September 5, 2007

Understanding The Financial Side of Startup Companies' Growth

Anyone who wants to understand the financial reality of how startup companies grow should contemplate the following paragraphs written by Fred Wilson:

"But the ugly adoloscent phase is a cash consuming experience. Expenses always precede revenues. Scaling a web business requires servers, storage, and bandwidth. You need developers to maintain code, deal with scaling issues, and you still need to innovate. Revenues have to be suported, that means salespeople, business development people, and customer support people.

Revenues take a while to ramp and even longer to collect.

Your profit and loss statement says you have 200k a month in revenues and 500k a month in expenses. So you figure you are burning 300k in cash. Wrong. You are probably burning 400k to 500k. Because you had to pay three months rent in advance, buy an expensive netapps box, and you haven't collected a dime of last month's revenue yet."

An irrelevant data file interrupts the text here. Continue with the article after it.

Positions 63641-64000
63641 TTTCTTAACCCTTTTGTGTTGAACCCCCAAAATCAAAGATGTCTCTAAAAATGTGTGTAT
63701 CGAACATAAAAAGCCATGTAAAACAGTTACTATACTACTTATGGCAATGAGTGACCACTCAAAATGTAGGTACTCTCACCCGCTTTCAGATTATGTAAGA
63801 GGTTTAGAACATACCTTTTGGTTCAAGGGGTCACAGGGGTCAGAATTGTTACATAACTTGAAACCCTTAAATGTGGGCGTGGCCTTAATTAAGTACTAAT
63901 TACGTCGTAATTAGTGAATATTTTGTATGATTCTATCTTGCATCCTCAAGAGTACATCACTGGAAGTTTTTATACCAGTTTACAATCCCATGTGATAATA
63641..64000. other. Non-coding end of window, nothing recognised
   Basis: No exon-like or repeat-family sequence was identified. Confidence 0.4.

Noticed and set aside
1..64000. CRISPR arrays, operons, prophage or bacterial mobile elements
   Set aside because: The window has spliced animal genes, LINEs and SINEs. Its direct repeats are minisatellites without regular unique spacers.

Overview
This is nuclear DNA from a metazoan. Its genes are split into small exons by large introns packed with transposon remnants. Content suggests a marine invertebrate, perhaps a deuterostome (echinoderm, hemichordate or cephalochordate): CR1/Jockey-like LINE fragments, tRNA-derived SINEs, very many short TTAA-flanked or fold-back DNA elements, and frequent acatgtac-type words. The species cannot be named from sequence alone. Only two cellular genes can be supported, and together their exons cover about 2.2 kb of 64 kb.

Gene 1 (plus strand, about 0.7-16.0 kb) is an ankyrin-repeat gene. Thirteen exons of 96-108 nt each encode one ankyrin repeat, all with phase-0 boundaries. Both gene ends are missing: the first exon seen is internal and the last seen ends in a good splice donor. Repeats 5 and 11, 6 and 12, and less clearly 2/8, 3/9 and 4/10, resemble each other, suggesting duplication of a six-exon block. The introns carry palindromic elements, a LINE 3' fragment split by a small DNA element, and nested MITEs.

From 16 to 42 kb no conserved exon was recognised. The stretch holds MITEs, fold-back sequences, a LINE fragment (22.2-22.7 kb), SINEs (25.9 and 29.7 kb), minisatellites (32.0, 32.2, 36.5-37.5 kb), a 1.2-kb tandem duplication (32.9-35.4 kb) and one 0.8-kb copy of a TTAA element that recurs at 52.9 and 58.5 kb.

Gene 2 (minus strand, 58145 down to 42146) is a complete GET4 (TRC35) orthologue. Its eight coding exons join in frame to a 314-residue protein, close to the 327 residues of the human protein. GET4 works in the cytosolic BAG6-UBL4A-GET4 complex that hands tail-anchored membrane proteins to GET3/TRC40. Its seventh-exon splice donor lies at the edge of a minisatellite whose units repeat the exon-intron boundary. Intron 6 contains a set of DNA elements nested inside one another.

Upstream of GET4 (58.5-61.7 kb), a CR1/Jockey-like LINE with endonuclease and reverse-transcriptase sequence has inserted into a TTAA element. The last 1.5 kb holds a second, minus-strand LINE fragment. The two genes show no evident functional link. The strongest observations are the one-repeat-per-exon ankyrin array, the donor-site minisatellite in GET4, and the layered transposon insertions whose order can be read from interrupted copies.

I remember being at TradeDoubler, which got 10 million US dollars (back when the dollar was at 11 SEK/USD) in funding in 2000, in 2000-2002 when the company consumed a lot of cash every month. And each additional market launch increased short-term cash consumption. In hindsight the money was well spent, as TradeDoubler turned profitable, continued to grow and today has a market cap of 4-5 billion Swedish kronor. However, had the company not managed to secure funds from investors and turn cash flow positive, TradeDoubler would have been considered another dot.bomb. Hindsight is indeed powerful when evaluating both company performance and investment decisions.

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